In our reporting on San Francisco productivity software Asana, we found that strong conscious leadership is key to creating a thriving workplace culture. We wanted more perspective from others in the industry, so we asked the heads of two more tech companies to tell us their thoughts on what make a good leader.
Rob Castaneda, CEO and founder of ServiceRocket
• Founded in 2001 • Based in Palo Alto, CA • 250+ Employees • Mission: “Helping enterprises get the most out of their software and transforming the way they do business.”
“It’s not a fixed formula that makes a good leader; it’s a balance of contradictions and competing absolutes. It’s someone who is realistic and present, yet an aspirational dreamer. Someone who is flexible enough to deal with the unknown and unexpected, yet consistent and stable enough to give their team the foundation they need.
“A good leader acknowledges their faults but seeks to make the most of what they have been blessed with. Their achievements in and of themselves don’t mean much, yet what they enable is cherished. A good leader is knowledgeable but always learning. They believe in common sense, against the common tide. They are patient and reflective but responsive, knowing that the small details that many tell them they shouldn’t worry about can mean the world to those around them. Those who are ‘below’ them are held above them.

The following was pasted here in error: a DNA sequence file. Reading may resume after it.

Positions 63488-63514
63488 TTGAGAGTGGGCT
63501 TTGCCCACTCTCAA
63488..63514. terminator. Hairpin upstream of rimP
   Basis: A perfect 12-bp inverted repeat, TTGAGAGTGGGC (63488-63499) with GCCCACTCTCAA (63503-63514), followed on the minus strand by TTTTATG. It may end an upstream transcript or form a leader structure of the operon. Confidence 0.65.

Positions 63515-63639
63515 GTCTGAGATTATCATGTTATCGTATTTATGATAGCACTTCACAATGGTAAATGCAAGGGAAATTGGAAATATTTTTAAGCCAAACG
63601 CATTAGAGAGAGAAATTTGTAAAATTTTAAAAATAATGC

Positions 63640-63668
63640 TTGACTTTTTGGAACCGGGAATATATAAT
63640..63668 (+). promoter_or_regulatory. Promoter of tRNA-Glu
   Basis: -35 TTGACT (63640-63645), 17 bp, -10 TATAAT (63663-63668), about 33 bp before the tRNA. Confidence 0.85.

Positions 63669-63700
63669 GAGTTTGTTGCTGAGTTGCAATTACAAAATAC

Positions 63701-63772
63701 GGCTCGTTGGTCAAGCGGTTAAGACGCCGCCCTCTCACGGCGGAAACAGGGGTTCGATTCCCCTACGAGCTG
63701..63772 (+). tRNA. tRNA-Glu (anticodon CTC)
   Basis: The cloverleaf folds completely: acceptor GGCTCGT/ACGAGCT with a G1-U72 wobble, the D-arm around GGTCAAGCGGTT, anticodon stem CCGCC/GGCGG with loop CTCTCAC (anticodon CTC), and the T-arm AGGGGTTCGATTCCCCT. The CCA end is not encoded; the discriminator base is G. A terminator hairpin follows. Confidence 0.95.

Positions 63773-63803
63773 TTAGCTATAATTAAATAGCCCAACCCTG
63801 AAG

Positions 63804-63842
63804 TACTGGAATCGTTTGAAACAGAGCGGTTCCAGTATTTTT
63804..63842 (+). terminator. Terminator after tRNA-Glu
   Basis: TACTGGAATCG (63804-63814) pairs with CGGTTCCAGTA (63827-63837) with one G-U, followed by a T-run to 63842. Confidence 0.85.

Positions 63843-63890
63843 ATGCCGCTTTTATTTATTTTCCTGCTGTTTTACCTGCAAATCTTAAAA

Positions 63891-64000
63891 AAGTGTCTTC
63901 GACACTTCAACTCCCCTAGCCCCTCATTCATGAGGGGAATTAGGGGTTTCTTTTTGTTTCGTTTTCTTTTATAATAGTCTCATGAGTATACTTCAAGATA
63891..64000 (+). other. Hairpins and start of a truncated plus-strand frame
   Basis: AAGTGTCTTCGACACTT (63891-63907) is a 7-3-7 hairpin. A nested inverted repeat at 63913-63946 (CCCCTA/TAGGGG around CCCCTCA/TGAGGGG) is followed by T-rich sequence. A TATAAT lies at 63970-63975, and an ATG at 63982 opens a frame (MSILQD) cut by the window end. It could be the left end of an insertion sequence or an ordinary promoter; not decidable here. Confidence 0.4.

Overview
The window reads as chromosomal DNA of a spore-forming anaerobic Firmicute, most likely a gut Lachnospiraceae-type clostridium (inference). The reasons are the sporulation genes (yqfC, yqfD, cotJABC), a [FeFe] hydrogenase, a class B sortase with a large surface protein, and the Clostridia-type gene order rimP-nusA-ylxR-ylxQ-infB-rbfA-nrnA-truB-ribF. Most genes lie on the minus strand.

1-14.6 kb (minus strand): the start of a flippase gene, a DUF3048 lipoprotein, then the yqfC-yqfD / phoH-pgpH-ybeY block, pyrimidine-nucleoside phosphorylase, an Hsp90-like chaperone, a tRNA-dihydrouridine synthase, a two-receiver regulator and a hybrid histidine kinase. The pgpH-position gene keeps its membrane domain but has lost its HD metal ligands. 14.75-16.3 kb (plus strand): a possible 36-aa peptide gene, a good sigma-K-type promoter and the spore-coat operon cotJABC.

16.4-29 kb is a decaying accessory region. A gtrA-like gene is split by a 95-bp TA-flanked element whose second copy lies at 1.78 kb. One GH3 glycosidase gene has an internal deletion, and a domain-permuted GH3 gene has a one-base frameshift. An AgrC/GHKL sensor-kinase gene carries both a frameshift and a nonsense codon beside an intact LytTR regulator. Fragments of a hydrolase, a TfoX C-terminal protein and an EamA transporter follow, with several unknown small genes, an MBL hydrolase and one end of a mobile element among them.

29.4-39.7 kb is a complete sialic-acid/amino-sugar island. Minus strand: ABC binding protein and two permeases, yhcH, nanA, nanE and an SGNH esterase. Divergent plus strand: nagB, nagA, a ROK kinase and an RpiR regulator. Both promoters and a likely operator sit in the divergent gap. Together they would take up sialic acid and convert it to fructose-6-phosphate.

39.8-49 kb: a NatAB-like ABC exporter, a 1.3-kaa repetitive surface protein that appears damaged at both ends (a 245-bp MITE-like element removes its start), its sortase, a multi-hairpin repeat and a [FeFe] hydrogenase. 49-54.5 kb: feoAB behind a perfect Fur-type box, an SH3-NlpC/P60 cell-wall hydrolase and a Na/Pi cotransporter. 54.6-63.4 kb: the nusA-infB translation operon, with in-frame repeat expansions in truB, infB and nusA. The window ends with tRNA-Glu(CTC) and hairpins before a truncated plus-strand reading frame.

“A good leader doesn’t accept that they are a good leader. They are forever striving to be one.”
David Mandelbrot, CEO of Indiegogo
Founded in 2008 • Based in San Francisco, CA • 150 Employees • Mission: “To empower people to unite around ideas that matter to them and together make those ideas come to life.”
“The thing that most makes a good leader is the ability to inspire people to do something greater than they may think they’re capable of.
“The first step is providing a vision that people can get excited about, a picture of a future place they can go together. Something that really moves or motivates them. You need a certain amount of empathy, because to provide a vision that’s exciting to people, you need to understand what motivates them. You also need the self-awareness to appreciate that what motivates other people is not necessarily what motivates you.
“The second step to inspiring people is to clear the path; to get in front of the obstacles and clear them so that the team has the ability to actually accomplish that vision you’ve provided for them.”
Rachel is Conscious Company’s editor-in-chief, in charge of wrangling all the words. Before joining the CCM team, she worked at Backpacker and Wired magazines.